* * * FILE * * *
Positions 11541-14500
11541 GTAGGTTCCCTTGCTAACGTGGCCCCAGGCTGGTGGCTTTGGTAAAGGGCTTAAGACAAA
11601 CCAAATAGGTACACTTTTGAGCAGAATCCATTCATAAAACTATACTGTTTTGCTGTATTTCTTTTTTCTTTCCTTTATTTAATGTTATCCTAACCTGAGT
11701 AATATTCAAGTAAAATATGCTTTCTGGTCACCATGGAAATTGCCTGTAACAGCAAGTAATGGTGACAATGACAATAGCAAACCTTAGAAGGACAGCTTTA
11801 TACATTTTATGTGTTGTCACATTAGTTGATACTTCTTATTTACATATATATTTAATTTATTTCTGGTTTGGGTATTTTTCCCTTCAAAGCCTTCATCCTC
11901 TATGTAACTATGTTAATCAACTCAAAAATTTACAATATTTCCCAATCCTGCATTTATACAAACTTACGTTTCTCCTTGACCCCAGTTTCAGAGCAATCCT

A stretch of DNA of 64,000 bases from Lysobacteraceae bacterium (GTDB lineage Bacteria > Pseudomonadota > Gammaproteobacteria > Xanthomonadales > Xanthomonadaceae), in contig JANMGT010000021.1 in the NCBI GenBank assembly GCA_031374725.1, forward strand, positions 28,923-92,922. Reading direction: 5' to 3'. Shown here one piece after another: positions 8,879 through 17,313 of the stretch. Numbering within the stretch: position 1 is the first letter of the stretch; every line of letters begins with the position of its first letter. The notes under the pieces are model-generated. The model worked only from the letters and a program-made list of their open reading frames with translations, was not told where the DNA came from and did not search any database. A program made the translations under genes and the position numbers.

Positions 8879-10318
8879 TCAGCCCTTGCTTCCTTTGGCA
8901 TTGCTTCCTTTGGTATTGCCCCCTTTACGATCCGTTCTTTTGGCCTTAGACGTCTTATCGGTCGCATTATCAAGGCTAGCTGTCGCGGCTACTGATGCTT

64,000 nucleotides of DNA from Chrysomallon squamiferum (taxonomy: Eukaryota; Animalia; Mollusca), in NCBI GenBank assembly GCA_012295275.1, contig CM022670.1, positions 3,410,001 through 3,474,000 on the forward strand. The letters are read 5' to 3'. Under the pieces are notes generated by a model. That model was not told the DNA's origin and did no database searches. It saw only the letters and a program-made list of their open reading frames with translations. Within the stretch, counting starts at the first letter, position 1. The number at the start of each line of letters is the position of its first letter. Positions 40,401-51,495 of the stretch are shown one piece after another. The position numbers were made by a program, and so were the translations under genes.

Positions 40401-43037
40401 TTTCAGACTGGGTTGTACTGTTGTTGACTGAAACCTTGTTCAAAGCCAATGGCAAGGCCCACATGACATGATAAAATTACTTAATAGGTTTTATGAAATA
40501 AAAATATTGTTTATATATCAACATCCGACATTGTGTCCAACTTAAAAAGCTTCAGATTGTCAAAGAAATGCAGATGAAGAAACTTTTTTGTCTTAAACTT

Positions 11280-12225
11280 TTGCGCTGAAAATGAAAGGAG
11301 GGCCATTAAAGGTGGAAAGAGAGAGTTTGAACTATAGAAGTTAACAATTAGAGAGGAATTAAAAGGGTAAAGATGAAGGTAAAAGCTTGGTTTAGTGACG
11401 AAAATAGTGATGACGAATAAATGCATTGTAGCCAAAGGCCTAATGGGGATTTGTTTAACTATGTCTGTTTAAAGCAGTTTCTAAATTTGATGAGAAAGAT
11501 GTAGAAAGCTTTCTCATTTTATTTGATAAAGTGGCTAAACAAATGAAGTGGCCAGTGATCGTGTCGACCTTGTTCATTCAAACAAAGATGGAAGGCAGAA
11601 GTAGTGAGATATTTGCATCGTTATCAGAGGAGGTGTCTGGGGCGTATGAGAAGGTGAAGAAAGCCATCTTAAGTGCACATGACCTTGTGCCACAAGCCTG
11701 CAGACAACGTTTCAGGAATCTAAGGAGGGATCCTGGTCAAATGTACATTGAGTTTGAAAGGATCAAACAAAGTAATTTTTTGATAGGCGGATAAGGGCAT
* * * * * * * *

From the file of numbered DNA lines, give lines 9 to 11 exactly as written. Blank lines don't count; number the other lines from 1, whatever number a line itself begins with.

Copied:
8879 TCAGCCCTTGCTTCCTTTGGCA
8901 TTGCTTCCTTTGGTATTGCCCCCTTTACGATCCGTTCTTTTGGCCTTAGACGTCTTATCGGTCGCATTATCAAGGCTAGCTGTCGCGGCTACTGATGCTT

64,000 nucleotides of DNA from Chrysomallon squamiferum (taxonomy: Eukaryota; Animalia; Mollusca), in NCBI GenBank assembly GCA_012295275.1, contig CM022670.1, positions 3,410,001 through 3,474,000 on the forward strand. The letters are read 5' to 3'. Under the pieces are notes generated by a model. That model was not told the DNA's origin and did no database searches. It saw only the letters and a program-made list of their open reading frames with translations. Within the stretch, counting starts at the first letter, position 1. The number at the start of each line of letters is the position of its first letter. Positions 40,401-51,495 of the stretch are shown one piece after another. The position numbers were made by a program, and so were the translations under genes.